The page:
Heidelberg University conducted a campus celebration in honor of Martin Luther King Jr. Tuesday.
The guest speaker for the day was Sharon Perry-Nause, director of institutional diversity and assistant professor of management at Tiffin University, where she chairs the University Diversity Committee. During her tenure, TU has earned recognition for increases in black student graduation rates.
Heidelberg President Robert Huntington welcomed the audience by asking, "Why are we here today?"
PHOTO BY NICOLE WALBY
"We are here today because we are not satisfied," Huntington said. "There is more work to be done." August will mark 50 years since the march on Washington, he said.
"In words expressed by Dr. King, 'No, no, we are not satisfied, and we will not be satisfied until justice rolls down like waters and righteousness like a mighty stream,'" Huntington said.
The topic of the celebration was "Humanity." Perry-Nause expressed that throughout King's life, there was a lot of uncertainty.
"Now, we are light years ahead from where we used to be," Perry-Nause said.
As a little girl, Perry-Nause said, she told her mother she wanted to go to college. In a single-parent home, there wasn't much money for college, Perry-Nause said. "But with the people I met throughout my life, they showed me to path to get there."
"I am all about education. It can change your life. I know because it changed mine with the opportunities given to me through Dr. King," Perry-Nause said. "It is my job to educate and my responsibility to give back to help those individuals, no matter what type of school, to get through what they need to get through. Helping those individuals ultimately helps society as a whole."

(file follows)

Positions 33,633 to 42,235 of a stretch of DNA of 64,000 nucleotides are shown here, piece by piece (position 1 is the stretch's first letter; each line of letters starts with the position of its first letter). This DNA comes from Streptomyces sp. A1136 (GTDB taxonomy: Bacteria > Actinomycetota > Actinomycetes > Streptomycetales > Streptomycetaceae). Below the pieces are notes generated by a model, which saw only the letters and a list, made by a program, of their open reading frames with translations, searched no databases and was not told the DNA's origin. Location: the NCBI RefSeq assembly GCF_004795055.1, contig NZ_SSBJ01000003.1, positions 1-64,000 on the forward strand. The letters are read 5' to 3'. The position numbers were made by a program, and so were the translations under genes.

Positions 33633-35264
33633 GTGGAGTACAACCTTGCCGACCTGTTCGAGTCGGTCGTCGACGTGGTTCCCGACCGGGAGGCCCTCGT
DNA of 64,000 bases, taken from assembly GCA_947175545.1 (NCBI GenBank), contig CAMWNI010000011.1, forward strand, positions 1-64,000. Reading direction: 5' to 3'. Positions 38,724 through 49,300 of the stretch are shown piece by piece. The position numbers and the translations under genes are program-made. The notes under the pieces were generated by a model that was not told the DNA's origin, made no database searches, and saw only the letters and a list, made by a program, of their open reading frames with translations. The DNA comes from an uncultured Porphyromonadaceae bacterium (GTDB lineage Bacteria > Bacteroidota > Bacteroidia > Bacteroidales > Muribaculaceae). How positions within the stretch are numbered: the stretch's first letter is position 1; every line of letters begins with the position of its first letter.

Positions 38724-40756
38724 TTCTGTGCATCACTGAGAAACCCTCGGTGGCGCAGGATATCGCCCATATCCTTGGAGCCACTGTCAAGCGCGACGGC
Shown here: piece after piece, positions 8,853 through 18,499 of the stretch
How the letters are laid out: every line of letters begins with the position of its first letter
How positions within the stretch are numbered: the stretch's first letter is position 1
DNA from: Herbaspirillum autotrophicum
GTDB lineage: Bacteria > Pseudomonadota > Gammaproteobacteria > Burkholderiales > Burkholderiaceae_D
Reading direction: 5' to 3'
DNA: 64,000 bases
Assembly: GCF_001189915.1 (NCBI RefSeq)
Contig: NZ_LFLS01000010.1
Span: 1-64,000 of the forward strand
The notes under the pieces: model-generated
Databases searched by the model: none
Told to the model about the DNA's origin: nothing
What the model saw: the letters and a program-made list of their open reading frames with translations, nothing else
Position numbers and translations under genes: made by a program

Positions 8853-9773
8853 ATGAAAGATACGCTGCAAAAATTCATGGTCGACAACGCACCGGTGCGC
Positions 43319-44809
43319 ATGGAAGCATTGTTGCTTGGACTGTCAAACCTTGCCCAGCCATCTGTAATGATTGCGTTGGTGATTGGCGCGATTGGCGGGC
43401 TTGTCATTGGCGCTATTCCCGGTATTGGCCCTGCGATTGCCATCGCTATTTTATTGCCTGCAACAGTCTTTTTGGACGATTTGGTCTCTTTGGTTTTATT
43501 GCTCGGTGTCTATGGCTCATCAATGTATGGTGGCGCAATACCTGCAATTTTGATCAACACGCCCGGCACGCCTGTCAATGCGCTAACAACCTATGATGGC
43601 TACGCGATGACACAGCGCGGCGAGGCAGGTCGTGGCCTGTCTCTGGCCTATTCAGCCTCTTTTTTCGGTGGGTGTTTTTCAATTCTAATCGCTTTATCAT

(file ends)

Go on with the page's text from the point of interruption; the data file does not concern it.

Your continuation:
Concluding her message, Perry-Nause said, "(The) Humanities are stories, words and experiences. They connect lives with the opportunities to meet people you may not have ever met, see places you may not have every seen and get ideas that you may not have had the chance to express. That is my passion that is diversity."
In addition to the address by Perry-Nause, the President's Volunteer Service Award was presented to 2008 Heidelberg graduate Joe Worthy for his commitment to a life of service.
Worthy, during his time on campus, organized a get-out-the-vote campaign that encouraged 200 Heidelberg students to register to vote. Worthy also was president of the campus's Black Student Union and served as a part of the Martin Luther King Community Planning Committee and Honors Program Committee.
Since then, Worthy has volunteered with Nexus Alliance and the Children's Defense Fund. He has worked with the Defense Fund as a national coordinator for youth leadership development in Washington, D.C., and is working through the Cleveland office, where he founded the New Abolitionist Association and the Call to Consciousness Symposium.